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60/40? Nahhh.

Updated: Jul 20, 2023

Investors have been nervous about the possibility of rising interest rates for some time now, and with good reason. Mortgage rates are at all-time lows, and a ten-year Treasury is barely yielding two thirds of a percent. At this point, rates really can’t go much lower, and the reality that bond prices fall as interest rates rise has many investors worried about their exposure to interest rate risk. Nobody wants to be caught owning bond funds in a rising rate environment.

Admittedly, bond funds offer some fundamental advantages. You can more broadly diversify your portfolio by using them, and you’ll enjoy having a portfolio that’s professionally managed for total return.

However, with rates at these levels, I submit that generating capital gains in the bond market will be very difficult over the next ten years, even for the best fund managers. According to Goldman Sachs, investment grade corporate debt market spreads widened, to 153 basis points (bps) last week, thereby contributing further to an ongoing lack of liquidity. In other words, most investors will be holding their bonds to maturity for the foreseeable future. Also relevant to our current station in the market, we’re recommending that most fixed income investors stick with investment grade bonds, so a fund manager’s assessment of credit quality is less valuable-- you probably don’t want to pay the fees associated with bond funds just so that a manager can tell you that any given issuer with AA-rated credit will be around to actually pay you. If your financial advisor can’t do that for you and thereby eliminate a layer of fees, you should probably move on.

So, the fact that bonds are subject to inflation risk weighs unduly on mutual funds, for the shares don't have a maturity date. Since bond interest payments are fixed, their value can be eroded by inflation. According to the Chair of Finance Education at the Stern School of Business at NYU, Aswath Damodaran, PhD, the return during the worst 10-year period for bonds was 10 percent lower than the worst 10-year period for stocks. The chance of incurring real money-- inflation-adjusted-- losses over any 10-year period was seven times greater for bonds than it was for stocks. And while it’s significant that stocks did better than bonds 89 percent of the time over ten-year periods, the case for equities becomes even more compelling over 15-year periods, as stocks beat bonds every time and never failed to beat inflation.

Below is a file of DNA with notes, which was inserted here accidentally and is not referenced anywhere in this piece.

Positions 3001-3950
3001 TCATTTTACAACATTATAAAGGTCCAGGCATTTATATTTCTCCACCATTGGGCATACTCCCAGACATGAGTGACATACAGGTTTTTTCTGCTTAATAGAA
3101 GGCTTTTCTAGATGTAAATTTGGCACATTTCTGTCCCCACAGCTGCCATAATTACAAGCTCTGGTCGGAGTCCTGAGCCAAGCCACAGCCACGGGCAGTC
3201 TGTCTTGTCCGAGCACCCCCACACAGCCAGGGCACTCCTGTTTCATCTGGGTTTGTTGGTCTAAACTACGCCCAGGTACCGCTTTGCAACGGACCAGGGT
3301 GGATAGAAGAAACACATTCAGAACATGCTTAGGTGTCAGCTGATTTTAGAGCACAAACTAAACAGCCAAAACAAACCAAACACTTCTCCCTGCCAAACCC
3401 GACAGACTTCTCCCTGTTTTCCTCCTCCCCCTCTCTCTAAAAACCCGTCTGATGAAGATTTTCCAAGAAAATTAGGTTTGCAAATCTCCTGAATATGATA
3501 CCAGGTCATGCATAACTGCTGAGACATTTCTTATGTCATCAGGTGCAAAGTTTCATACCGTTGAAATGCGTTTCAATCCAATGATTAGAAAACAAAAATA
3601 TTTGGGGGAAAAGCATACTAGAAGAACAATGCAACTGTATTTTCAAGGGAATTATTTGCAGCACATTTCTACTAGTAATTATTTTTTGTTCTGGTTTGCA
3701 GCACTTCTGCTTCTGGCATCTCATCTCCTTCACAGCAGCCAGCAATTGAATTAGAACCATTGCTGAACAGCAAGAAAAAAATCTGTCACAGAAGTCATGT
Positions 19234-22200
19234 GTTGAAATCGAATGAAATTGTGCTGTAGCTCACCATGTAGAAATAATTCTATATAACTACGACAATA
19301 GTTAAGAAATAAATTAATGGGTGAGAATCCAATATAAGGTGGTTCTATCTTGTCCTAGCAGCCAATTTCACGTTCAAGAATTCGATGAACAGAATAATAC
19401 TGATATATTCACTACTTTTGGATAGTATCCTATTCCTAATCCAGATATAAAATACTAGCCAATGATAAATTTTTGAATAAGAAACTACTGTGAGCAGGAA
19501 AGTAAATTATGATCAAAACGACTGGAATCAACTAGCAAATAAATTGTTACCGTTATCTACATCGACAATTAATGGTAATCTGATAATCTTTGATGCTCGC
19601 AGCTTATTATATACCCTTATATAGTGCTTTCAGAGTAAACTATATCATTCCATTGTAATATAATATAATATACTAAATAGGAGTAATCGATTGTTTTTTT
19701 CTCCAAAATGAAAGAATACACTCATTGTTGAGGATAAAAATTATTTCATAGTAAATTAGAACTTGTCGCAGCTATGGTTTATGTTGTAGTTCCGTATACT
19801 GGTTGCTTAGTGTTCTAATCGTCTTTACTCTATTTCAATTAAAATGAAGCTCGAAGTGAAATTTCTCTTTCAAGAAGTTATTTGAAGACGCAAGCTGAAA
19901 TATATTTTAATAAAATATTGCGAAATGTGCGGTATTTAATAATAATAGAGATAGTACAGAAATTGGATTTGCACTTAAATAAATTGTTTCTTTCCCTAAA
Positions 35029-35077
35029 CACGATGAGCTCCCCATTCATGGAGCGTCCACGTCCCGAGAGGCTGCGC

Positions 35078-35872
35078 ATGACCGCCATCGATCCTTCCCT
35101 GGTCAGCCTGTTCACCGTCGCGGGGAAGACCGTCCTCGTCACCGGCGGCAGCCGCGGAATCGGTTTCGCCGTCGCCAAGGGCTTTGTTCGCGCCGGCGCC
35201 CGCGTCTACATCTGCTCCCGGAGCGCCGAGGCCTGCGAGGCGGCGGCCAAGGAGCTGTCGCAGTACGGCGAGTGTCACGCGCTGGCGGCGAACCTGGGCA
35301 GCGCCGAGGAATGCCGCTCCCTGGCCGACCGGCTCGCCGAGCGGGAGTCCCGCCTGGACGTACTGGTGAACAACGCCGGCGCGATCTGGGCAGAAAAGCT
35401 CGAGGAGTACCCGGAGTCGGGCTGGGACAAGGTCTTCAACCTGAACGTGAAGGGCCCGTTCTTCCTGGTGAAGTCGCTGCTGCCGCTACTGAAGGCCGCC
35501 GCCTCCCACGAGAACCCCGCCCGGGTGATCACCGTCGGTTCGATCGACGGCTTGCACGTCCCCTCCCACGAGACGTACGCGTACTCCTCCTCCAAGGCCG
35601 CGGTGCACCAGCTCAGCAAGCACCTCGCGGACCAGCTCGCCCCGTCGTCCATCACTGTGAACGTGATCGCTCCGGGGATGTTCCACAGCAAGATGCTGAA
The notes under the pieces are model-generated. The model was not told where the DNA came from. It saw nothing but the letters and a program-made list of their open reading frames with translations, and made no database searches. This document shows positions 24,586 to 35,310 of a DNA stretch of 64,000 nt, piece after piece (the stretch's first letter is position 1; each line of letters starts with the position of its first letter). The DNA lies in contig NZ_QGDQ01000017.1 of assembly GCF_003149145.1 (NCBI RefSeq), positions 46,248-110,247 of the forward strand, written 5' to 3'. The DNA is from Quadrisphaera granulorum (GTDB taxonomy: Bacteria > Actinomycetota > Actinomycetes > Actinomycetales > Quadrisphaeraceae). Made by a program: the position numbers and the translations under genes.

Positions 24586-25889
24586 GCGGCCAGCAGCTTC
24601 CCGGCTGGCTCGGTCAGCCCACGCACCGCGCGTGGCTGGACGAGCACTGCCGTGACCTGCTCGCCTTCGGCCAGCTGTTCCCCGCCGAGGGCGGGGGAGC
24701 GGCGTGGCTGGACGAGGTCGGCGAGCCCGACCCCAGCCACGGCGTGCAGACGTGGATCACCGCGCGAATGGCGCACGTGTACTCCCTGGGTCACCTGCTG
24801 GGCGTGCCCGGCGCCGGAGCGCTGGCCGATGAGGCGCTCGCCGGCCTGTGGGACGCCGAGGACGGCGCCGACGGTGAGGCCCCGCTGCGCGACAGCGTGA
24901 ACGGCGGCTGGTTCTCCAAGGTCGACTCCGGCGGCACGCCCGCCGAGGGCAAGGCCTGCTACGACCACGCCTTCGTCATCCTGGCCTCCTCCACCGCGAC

On the other hand, bonds would have generated negative real money returns for every single decade from the 1930’s all the way though the 1970’s.

So, it’s fair to say that our firm addresses allocation a little differently than most financial advisors, for we eschew the traditional 60/40 mix of stocks to bonds (unless a particular investor is going to need 40% of their money in the next ten years). Instead, we subscribe to a financial planning philosophy whereby money that an investor doesn’t need for at least ten years should pretty much all be in the asset class that has historically done overwhelmingly better over that time period, and that's equities. For shorter term investment horizons, we typically invest money that an investor needs in five years in a bond that matures in five years, that money an investor needs in three years in a bond that matures in three years, and so on and so on.

We use sophisticated financial planning software to stress test our clients’ financial plans, and I can tell you that it has been extraordinarily rare over the last couple of years for a straight 60/40 asset mix to generate a better result than an asset allocation with all long-term cash needs invested in equities. That is primarily due to the long-term performance of stocks, but it is also partly because an investor can expect variable income flows from bond funds and that the total return element has basically been stripped down to the ability of the portfolio manager.

Investment grade bonds with maturities under ten years. You really don’t need to be paying your financial advisor 1% a year to safely invest in those, and you definitely don’t need to tack on another half of a percent or so for a bond mutual fund manager.

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